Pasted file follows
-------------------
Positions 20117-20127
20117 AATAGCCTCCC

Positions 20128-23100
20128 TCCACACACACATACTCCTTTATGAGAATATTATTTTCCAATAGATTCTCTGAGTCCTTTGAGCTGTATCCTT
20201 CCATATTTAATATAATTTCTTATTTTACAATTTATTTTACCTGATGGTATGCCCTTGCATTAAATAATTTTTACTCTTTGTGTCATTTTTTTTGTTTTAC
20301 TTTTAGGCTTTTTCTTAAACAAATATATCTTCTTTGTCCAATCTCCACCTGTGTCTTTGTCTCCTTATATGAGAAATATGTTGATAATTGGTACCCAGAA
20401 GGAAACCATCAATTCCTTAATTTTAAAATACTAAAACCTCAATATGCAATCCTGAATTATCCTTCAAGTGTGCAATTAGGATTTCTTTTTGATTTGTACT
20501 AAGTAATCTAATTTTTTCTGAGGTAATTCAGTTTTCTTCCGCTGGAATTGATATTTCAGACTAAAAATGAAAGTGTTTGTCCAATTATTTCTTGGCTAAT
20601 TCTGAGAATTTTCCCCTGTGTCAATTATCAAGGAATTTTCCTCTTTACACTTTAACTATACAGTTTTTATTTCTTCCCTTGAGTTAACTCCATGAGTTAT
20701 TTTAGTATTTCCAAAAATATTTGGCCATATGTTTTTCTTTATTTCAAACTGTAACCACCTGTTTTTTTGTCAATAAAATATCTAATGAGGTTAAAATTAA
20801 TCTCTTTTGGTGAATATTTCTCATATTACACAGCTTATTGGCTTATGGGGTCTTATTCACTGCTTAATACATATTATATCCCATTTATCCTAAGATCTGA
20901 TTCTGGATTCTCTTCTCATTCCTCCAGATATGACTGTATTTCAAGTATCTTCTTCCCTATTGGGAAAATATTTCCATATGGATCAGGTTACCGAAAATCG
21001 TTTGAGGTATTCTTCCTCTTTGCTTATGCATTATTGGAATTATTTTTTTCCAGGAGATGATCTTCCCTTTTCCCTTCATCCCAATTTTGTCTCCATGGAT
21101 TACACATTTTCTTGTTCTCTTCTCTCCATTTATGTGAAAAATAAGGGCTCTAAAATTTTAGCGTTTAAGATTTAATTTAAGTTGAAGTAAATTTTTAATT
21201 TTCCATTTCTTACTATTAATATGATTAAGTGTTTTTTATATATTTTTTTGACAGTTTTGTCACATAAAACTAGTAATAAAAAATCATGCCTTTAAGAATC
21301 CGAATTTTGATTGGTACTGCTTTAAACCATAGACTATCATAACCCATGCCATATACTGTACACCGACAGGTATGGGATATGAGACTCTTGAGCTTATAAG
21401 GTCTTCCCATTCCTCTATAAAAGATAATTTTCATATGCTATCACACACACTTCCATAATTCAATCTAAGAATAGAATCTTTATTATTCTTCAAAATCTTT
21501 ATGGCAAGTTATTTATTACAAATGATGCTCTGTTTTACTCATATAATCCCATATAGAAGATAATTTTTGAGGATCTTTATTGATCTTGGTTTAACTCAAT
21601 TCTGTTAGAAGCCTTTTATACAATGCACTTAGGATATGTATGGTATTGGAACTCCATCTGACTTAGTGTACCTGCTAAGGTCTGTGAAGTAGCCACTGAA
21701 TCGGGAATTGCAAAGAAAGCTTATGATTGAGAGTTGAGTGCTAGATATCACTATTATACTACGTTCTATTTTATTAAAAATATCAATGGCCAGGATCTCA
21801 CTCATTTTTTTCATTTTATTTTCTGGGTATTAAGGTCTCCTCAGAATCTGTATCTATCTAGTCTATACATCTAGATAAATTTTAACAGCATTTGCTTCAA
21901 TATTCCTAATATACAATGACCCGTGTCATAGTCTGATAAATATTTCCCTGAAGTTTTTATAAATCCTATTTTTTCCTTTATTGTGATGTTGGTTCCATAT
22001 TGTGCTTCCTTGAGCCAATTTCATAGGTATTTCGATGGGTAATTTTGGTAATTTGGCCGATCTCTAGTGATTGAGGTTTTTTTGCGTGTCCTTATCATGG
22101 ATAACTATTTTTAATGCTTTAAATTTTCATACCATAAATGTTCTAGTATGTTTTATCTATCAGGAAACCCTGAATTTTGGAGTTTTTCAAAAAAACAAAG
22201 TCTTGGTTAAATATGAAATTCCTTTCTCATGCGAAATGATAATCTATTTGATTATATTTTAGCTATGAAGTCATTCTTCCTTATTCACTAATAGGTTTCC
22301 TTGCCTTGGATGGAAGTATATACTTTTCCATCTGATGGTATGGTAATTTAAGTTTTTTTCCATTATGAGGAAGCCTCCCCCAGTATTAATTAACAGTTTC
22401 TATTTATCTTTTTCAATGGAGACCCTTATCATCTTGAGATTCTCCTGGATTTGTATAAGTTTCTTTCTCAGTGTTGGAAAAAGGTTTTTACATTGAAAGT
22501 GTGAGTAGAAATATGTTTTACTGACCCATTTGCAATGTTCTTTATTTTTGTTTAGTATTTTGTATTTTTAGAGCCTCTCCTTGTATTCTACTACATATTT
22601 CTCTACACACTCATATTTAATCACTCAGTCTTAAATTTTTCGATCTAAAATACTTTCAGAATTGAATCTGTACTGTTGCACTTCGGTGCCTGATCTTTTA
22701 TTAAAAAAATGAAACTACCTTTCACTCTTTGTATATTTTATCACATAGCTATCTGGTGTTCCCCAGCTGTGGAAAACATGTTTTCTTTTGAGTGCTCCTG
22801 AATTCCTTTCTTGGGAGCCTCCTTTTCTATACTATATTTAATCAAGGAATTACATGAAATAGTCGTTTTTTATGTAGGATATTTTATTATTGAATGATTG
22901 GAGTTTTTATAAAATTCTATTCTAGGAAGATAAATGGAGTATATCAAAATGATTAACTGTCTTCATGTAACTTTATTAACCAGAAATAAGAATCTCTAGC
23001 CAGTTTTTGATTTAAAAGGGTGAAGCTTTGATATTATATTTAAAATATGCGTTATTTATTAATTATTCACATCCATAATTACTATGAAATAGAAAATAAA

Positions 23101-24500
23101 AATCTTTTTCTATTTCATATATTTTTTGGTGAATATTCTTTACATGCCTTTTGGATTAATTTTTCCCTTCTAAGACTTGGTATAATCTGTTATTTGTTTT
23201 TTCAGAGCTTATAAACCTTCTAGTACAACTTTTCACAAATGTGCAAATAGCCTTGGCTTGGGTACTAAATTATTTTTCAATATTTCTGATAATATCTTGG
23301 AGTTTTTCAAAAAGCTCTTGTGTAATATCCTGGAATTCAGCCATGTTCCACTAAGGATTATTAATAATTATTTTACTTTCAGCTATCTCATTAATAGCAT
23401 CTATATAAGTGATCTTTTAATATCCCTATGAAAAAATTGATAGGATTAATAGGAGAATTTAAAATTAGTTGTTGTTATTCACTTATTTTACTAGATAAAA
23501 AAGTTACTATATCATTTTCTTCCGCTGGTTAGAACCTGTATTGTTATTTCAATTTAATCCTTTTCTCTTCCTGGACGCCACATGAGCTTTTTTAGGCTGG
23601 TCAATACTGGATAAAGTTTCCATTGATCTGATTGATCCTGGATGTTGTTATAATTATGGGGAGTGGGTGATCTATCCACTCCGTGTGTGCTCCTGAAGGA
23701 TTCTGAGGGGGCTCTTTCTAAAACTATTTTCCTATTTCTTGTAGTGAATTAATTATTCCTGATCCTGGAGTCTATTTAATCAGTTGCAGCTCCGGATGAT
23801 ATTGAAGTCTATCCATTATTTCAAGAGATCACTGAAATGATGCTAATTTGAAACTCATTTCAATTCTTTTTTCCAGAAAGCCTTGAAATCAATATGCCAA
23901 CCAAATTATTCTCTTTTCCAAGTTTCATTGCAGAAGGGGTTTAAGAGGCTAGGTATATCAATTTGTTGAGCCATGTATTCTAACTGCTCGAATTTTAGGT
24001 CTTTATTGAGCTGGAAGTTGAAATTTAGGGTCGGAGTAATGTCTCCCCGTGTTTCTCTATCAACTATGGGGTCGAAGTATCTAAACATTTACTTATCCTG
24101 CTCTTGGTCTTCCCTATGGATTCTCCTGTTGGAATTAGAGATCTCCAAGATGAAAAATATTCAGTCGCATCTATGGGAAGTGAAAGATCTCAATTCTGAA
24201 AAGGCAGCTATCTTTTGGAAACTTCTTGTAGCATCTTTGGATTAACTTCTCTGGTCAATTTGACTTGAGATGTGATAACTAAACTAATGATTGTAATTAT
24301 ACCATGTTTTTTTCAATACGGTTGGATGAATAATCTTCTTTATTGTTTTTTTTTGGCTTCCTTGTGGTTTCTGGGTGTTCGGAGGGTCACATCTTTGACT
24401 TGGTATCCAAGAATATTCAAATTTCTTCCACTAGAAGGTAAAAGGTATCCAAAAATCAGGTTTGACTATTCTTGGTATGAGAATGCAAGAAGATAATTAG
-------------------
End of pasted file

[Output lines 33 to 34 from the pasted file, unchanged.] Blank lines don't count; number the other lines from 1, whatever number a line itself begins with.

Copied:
23001 CAGTTTTTGATTTAAAAGGGTGAAGCTTTGATATTATATTTAAAATATGCGTTATTTATTAATTATTCACATCCATAATTACTATGAAATAGAAAATAAA

Positions 23101-24500